Filmmaker shares her Nani's Sindhi Kadhi for a UNESCO-backed web series

By Snigdha Hasan | Mumbai

Updated: Jun 30, 2018, 15:48 IST

At the end of the film, the hearty dish looks every bit the effort has taken to carefully imbue it with flavours, even as she has nonchalantly let viewers into her life for a brief eight minutes.

A still from Sindhi Kadhi

Unperturbed by the camera around her, Sushila Dodani, who "has been approximately 80 years old for a while now", goes about shallow-frying vegetables and roasting besan in her Ahmedabad apartment, engaging in endearing banter with her filmmaker granddaughter throughout. As she extracts tamarind pulp, she talks about how manual processes in the kitchen used to be people's workout until they started paying others to keep them in shape. While slicing lotus root into uniform chunks, she reminisces about how the tuber, an ingredient typical to Sindhi cooking, used to be "so much thicker in Pakistan". And at the end of the film, the hearty dish looks every bit the effort Dodani has taken to carefully imbue it with flavours, even as she has nonchalantly let viewers into her life for a brief eight minutes.

A photo of Sushila Dodani and husband Bhagwandas taken in a Bombay studio in the '60s

The film, Sindhi Kadhi, a Recipe by Nani, by New York-based anthropologist and filmmaker Natasha Raheja is the latest addition to Grandmas Project, a web series that aims to share "the world's most delicious heritage" through recipes and stories of grandmothers, filmed by their grandchildren. From soufflé au fromage whipped up in Brittany, France, to Lebanese mehchi, the series has featured recipes by 14 grandmothers so far.

Natasha Raheja

"I love the idea of connecting with grandparents through cooking. Filming nani was an opportunity to observe her gentle grace through the camera's eye. In working on this film, I thought about the role of food in mediating relationships and building intimacy, the memories it elicits, and about the gendering of domestic work — how patriarchy shapes who cooks and who gets cooked for," says Raheja, 31, adding how Sindhi kadhi is a meaningful dish for her family and the community. "Most of us don't speak Sindhi and there are few cultural references we have to Sindhiyat. The kadhi is one of the few connections we have to being Sindhi," she says.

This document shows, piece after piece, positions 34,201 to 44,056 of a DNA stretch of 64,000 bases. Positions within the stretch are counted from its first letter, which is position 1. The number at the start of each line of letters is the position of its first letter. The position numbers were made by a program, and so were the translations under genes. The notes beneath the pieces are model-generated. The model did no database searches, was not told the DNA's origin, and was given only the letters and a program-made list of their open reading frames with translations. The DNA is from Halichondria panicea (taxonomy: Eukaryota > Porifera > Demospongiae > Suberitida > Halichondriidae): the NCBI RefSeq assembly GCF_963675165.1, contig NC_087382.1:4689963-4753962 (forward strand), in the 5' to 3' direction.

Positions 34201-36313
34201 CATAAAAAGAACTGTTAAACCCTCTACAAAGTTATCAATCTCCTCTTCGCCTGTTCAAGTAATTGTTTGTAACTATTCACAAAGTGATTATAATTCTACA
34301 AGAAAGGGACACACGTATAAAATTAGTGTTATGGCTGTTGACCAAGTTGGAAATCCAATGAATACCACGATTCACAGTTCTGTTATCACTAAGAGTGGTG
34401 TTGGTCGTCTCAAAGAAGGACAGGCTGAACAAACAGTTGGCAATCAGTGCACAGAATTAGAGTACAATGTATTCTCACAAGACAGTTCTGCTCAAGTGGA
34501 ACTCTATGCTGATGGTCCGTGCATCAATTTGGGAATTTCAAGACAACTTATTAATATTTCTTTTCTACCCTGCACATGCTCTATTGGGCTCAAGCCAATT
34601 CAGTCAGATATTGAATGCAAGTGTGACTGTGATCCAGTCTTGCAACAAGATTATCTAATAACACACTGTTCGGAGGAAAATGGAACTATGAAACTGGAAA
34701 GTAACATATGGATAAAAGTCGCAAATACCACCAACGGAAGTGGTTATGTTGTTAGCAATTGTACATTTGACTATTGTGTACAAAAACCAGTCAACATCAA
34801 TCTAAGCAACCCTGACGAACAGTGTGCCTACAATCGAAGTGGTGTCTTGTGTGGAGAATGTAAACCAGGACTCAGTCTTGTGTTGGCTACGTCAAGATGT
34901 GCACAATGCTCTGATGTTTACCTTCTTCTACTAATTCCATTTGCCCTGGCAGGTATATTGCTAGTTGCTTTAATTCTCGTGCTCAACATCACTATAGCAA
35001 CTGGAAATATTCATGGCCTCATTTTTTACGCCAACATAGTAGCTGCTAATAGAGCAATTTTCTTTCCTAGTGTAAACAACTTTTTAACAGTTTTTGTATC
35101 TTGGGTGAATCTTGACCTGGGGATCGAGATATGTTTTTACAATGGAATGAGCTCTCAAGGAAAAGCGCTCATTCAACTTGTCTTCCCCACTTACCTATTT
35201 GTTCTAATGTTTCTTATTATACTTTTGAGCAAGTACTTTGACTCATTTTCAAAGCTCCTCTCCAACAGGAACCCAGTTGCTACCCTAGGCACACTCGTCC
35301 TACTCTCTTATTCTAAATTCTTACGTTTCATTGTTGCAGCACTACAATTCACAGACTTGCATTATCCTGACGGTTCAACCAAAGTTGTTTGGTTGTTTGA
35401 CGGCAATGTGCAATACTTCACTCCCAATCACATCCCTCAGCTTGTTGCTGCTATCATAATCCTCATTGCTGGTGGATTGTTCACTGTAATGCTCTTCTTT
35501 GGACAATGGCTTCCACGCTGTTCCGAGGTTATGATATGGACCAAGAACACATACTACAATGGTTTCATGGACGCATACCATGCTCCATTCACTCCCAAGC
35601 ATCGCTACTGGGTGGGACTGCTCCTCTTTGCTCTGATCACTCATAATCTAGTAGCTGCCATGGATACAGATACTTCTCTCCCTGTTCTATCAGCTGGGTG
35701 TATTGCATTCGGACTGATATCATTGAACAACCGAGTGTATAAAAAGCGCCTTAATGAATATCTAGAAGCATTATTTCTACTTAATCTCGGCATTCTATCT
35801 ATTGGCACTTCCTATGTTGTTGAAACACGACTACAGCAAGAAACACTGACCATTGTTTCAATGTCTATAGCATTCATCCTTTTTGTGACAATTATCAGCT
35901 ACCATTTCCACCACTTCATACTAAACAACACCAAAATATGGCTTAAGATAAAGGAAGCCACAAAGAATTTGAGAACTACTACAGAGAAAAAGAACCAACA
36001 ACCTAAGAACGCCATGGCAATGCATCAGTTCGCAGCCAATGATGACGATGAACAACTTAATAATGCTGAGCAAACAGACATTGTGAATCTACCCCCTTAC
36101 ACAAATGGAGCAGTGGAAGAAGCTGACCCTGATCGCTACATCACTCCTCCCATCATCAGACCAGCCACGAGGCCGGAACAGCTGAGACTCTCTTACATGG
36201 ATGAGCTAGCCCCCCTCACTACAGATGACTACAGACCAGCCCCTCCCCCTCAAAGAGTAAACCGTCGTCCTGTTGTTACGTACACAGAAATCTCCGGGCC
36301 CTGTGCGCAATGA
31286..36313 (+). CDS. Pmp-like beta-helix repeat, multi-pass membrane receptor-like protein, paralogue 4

A still from Pariente's film, Molokheya, on his grandmother

Paris-based filmmaker Jonas Parienté, who founded the project in 2015 and has received UNESCO patronage for it, agrees. "Almost everything I know about my family's history [Egyptian Jews on my dad's side, Polish Jews on my mom's] was recorded as I filmed my grandmas' cooking. As I turned 30 and my Egyptian grandma, 80 [his Polish grandmom had passed away by then], I realised I could trigger this global dialogue on food and history by inviting other filmmakers to do films about their own grandmas' recipes — and everything they encapsulate," he shares.

Jonas Pariente

While Raheja appreciates the way her nani pays attention to how ingredients look, feel, taste and smell, over exact measurements or timings, Parienté observes how grandmoms make dishes that take longer than what we're used to today. "In Natasha's or my own film, the recipes take hours and are for larger numbers. There are dozens of steps; it's quite sophisticated. Our generation does fresher, quicker things, usually for one or two people," he says.

As food becomes an important part of entertainment, is home-cooked food losing out to gourmet dishes? "Not necessarily. What we are losing is the knowledge of how to make it. One of our goals is to preserve these recipes. But if we want them to keep existing, we'll have to make them ourselves or at least adapt them to our current habits," says Parienté, who has also spent some time in Mumbai, filming the Bene Israelis [an Indian Jewish community]. "I have the best memories of that experience, especially when it comes to food. I tasted amazing biryani, Konkani seafood and vegetarian dishes I'd never heard of," he recalls. "I'm proud to have an Indian film in my series because that trip showed me how serious Indians are about their food and cinema!"

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